6. Mix. Here, you are looking for a workout that offers a variety of training tools: feeding; rallying; match-play; fitness; video-analysis; studying; etc. In order to develop as players, kids need to be exposed to all of these things. Feeding drills are intended to teach concepts artificially. Rallying drills are intended to implement those concepts in a live-ball format. Match-play is intended to implement the concepts in a more realistic setting. Furthermore, watching video analysis (watching yourself as well as watching pros) is helpful in giving the players a 3rd person viewpoint of their games so that they see how their game matches up to that of their heros. Fitness is, obviously, a huge component in a running sport such as tennis. 

7. Training aids. Is the practice limited to baset drills or are the players exposed to training aids such as backboards, ball machines, various surfaces, gadgets, etc.? A good practice will not just teach players how to hit the ball but will also teach players how to teach themselves. It's good for players to know how to set up the ball machine in order to practice the skills on their own. It's also good for players to be exposed to backboards or walls so they know what drills they can do to sharpen their strokes. Very few players have had the benefit of having a support team around them 24/7/365. Players must be taught how to become self-reliant and it's the coach's job (private or group coach) to teach them how to do this. 

8. Ethics. Determine whether the environment focuses on ethics. Is cheating or gamesmanship tolerated? Cheating is a learned behavior and some coaches (and, without a doubt, parents) live by the motto that "if you ain't cheating, you ain't trying." Besides being unethical, cheating is also bad for long-term development because kids who rely on cheating as a crutch to get them over the hump do not learn an invaluable lesson: tennis is hard work; there are no short cuts in the game (or in life). At some point, you will not be able to rely on cheating (being in an umpired match or in your professional life). Then what?!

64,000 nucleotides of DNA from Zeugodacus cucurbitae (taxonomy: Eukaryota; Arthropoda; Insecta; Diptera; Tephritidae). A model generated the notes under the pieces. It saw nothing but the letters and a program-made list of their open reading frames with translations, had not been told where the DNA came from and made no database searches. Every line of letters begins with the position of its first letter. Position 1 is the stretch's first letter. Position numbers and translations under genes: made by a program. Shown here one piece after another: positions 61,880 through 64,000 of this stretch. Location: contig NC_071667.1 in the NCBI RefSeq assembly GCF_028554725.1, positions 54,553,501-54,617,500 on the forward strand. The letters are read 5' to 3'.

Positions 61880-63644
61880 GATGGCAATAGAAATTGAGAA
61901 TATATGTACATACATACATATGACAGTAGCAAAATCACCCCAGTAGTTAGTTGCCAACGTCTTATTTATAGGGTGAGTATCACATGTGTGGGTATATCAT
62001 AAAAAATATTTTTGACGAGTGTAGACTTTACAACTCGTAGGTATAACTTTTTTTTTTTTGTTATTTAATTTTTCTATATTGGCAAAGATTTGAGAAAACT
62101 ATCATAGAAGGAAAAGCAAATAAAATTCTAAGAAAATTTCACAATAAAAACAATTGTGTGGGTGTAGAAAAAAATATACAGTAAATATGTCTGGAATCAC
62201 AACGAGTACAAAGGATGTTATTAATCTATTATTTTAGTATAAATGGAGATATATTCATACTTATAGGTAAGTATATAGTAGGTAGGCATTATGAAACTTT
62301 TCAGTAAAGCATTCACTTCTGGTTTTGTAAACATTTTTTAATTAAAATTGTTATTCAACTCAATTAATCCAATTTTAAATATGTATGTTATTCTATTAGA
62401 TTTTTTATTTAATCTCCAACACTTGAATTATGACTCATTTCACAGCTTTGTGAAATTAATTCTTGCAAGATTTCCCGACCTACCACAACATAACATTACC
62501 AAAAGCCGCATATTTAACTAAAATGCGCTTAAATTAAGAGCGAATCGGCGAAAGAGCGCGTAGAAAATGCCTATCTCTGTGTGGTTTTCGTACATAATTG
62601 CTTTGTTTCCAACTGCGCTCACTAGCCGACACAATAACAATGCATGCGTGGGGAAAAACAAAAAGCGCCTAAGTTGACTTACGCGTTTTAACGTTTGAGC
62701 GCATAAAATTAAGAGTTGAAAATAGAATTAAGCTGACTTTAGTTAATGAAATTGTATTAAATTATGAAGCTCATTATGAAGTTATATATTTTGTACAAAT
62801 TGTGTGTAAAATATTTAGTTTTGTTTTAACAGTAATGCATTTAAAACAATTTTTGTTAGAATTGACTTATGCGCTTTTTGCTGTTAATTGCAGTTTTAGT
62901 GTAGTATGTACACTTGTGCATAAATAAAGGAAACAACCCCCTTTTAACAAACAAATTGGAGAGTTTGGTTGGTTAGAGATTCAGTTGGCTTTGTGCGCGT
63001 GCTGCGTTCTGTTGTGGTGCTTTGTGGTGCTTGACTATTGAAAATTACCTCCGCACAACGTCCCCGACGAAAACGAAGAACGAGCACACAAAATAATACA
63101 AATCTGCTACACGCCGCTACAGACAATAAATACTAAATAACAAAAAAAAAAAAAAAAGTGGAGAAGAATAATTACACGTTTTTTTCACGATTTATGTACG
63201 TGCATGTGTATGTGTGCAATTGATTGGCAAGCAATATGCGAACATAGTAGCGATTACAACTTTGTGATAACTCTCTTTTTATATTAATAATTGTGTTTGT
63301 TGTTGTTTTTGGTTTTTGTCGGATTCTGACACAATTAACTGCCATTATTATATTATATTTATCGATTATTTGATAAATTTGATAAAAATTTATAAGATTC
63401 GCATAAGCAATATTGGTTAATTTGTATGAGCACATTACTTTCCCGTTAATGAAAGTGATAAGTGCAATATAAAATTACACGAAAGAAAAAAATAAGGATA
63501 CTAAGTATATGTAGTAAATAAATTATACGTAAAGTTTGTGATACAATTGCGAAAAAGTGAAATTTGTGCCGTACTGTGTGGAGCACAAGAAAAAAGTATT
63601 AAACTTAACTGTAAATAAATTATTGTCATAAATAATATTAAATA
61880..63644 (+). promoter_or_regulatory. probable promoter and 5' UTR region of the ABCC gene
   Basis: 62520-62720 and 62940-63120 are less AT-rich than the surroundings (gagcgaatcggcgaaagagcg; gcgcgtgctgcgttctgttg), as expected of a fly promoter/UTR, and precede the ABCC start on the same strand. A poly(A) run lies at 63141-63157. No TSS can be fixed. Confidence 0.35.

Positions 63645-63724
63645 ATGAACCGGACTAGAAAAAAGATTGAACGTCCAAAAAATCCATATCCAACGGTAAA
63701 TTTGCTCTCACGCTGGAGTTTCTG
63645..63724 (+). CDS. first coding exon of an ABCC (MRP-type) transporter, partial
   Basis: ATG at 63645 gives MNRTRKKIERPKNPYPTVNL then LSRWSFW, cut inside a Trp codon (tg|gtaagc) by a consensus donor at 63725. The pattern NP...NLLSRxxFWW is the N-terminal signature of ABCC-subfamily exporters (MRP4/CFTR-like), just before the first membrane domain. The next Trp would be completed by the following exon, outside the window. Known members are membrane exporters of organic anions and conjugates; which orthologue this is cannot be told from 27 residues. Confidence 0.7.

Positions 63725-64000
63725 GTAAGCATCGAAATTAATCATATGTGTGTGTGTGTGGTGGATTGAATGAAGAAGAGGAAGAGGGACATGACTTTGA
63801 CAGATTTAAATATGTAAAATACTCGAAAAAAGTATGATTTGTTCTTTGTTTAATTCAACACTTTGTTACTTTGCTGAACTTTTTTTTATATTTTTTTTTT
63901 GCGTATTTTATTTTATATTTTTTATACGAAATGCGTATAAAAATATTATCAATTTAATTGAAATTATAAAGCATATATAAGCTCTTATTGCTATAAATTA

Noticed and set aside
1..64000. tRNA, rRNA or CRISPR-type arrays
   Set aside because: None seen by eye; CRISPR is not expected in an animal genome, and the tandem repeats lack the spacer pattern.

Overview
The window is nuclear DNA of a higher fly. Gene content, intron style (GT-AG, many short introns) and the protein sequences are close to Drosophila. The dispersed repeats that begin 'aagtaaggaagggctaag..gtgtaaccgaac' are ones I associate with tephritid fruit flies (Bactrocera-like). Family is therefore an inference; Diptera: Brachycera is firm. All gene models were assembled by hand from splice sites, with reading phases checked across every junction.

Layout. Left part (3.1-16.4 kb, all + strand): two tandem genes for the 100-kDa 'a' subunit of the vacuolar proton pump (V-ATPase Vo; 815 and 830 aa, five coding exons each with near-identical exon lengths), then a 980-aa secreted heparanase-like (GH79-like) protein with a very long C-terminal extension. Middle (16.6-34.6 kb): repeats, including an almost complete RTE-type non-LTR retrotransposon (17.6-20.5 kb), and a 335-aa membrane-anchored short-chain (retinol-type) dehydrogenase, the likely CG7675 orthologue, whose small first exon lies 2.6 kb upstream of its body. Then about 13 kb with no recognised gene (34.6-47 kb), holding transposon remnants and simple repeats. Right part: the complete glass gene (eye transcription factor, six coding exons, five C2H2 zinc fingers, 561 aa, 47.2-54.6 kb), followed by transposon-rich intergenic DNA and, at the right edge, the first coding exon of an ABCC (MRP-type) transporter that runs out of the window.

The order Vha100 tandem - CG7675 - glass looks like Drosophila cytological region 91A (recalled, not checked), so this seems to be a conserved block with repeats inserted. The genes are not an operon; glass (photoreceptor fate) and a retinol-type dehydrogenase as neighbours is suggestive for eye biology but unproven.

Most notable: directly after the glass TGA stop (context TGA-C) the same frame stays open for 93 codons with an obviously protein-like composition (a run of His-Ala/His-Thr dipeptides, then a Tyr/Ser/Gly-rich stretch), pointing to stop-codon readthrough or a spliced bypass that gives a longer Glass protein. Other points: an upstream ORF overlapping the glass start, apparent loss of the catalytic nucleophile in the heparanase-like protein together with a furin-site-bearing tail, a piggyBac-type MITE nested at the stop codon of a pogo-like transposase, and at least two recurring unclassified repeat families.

9. Progress. Does the practice offer an active and objective track for the player to progress from one level to another? Look for a system where the players who have started out "on the bottom court" have worked their way up to "the top court". Is the progress subjective (i.e., coach determines when and how the player deserves to move up) or objective (i.e., merit-based: wins; dedication; skill-based testing)? 

10. Pro's Knowledge. Last but not least, it's always good to have a pro "who's been there, done that." A pro who has gone through the development process him/herself - from juniors to college to pros - is more likely to understand what it takes at each stage. Look beyond the certifications (which are largely meaningless) and determine wheter the pro is good about communicating tennis concepts in a clear and concise manner. Furthermore, look for coaches who are passionate students of the game. Are they in shape? Do they still compete? Do they bring in outsiders to motivate the kids? Do they publish? Are they involved in organizing events? Are they interested in development or just earning a living? Etc. 

Do you know of a good group? Let us know in the comments below. 


Steal This Drill: Does Anybody Know Any Good Net Chord Drills?

Here, at CAtennis.com, we believe that in order to become a great tennis player one must practice every shot and every scenario. Tennis is more than just about serves, forehands, backhands and a handfull of volleys. As you progress through the levels of the game you will be faced with many scenarios and strokes that you will have to, pretty much, make up "on the fly". If you know that you have done your homework, you will be better prepared to handle these situations with confidence and without losing your head. 

One situation that arises once in a while is when the opponent's shot hits the net chord and the ball barely bounces or dribbles over. How do you handle these shots? Do you freak out and either hit too strong or too soft? Do you under-run or over-run the shot? Or do you stay calm and composed and do exactly what's necessary to win the point? You see, running down net chords is tricky because handling the shot involves touch. And it's not just touch while you're static. It's usually touch while you're on a full sprint towards the net. Can one practice the touch that's necessary? Perhaps...Here are some suggestions.